With all the country’s problems, Peggy Noonan seems to think fixating on Vice President Kamala Harris is what the country needs most right now. In her latest column for the Wall Street Journal, Noonan again focuses on the vice president claiming she’s not taking things “serious” enough.
Noonan cites a Washington Post article claiming Biden’s team accused Harris of “dysfunction and a lack of focus” to support her attack on Harris. Sorry to tell Noonan, but Harris isn’t the greatest danger facing the country.
Even if true the Washington Post article is true, it raises more questions about why the president’s team would seek to undermine his number two.
Noonan’s real issue with Harris is that she’s not a white man. Any possibly valid criticism Noonan could have of Harris is colored by her apparent disdain for the vice president and lack of internal reflection.
There are much bigger issues with alleged White House leaks and what seems like the willingness of some within Biden’s team to throw Harris under the bus at a critical time in the nation’s recovery. If Harris is struggling, it’s not a matter of her ability and points to a more significant issue in the Biden administration.
Given the media’s attention on nit-picking, everything little thing she does, it’s not surprising the public isn’t happy with her. But then again, is the public pleased with anything right now? In many ways, Harris is a product of the current landscape with a raging pandemic, constant attacks on Democracy, and uneven economic rebound.
This isn’t the first time Peggy Noonan has been called out for her Karen-like attacks on the vice president. Ahead of the 2020 election, Madame Noire addressed Noonan’s fixation on Harris after the elder columnist got in her feelings seeing footage of vice president dancing to Mary J. Blige at a campaign stop.
If “the racism jumped out” needed to be described, we could point to the above paragraph. The coded language, the mentioning of Harris dancing with drumlines, the reference to her saying “Wassup” and labeling her as “insubstantial, frivolous,” was it for me. There seems to be something that sizzled in Noonan’s spirit that made her upset to see a Black woman expressing joy in a way that was not subdued and “respectable.” (Read the full article here).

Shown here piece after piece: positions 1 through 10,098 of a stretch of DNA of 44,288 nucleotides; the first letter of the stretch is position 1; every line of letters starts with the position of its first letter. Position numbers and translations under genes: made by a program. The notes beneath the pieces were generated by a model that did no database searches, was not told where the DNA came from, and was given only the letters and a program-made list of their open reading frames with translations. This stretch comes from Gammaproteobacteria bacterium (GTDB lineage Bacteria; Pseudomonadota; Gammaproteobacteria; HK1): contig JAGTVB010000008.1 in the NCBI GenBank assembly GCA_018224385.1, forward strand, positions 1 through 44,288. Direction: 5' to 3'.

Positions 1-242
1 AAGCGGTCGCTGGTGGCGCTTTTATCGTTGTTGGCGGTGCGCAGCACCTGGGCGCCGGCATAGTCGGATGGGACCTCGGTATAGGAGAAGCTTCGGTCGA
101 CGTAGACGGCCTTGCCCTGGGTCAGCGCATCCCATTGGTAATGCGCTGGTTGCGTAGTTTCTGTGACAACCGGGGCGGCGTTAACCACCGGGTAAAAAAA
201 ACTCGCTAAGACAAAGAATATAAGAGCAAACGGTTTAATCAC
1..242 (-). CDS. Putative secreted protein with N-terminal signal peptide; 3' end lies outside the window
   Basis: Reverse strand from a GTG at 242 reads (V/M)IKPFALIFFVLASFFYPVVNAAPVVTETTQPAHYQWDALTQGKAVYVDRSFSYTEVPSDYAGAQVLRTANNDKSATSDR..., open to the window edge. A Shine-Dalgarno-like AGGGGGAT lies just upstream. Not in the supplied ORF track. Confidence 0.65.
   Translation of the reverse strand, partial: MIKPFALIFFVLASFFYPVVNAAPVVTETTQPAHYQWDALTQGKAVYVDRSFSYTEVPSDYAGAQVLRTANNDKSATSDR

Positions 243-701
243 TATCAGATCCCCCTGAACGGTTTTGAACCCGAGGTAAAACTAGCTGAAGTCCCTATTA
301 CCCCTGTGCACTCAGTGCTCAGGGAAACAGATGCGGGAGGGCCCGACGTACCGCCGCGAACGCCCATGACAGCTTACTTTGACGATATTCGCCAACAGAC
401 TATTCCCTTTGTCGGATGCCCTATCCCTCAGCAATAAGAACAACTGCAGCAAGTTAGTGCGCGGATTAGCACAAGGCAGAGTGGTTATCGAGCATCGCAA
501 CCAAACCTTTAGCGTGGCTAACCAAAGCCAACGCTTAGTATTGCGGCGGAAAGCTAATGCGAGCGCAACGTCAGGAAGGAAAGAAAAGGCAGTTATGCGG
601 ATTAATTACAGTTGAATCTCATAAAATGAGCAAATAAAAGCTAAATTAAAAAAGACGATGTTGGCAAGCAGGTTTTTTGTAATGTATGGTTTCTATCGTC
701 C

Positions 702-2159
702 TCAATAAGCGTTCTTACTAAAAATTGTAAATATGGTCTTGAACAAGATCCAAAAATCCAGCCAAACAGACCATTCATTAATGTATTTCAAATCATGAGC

Harris is not beyond critique, but the fixation on picking apart every little action she takes is beyond ridiculous. Black immigration activists taking issue with Harris telling people not to come here as a solution to the immigration crisis was valid. It’s quite rich that people like Noonan complain that Harris isn’t taking things “seriously” when the president, her supervisor, seems to be at times out of touch with our current reality.
Depicting Harris as frivolous and flighty is intentionally demeaning and fits a long pattern of attacks on Black women leaders. Whether it’s complaining about her preference for wired headphones over security concerns or her buying expensive cookware, certain news outlets and commentators seem to be working overtime to undermine Harris’ character and competence.
Harris is nowhere near as bad as Dick Cheney, George H.W. Bush, Dan Quayle, or her most recent predecessor Mike Pence. What exactly was Al Gore doing as vice president that made him so deserving? By the time Joe Biden became vice president, he had been in the Senate for nearly 30 years and was a fixture in American politics.
Pence stood by with a stupid grin as his president tried to destroy Democracy and let supporters march on the Capitol clamoring for the former vice president’s head.
A fundamental question for the American public is, do you even know what a vice president does? Earlier this week, the Los Angeles Times ran an analysis of Harris and her predecessors. The outlet also noted that the hyper-partisan nature of the country puts Harris at a disadvantage.
The president tasked Harris with several of the most challenging issues in the administration, including the fight for voting rights and the border crisis. In the current climate, neither issue is easy, particularly with the president himself reluctant to take a strong position.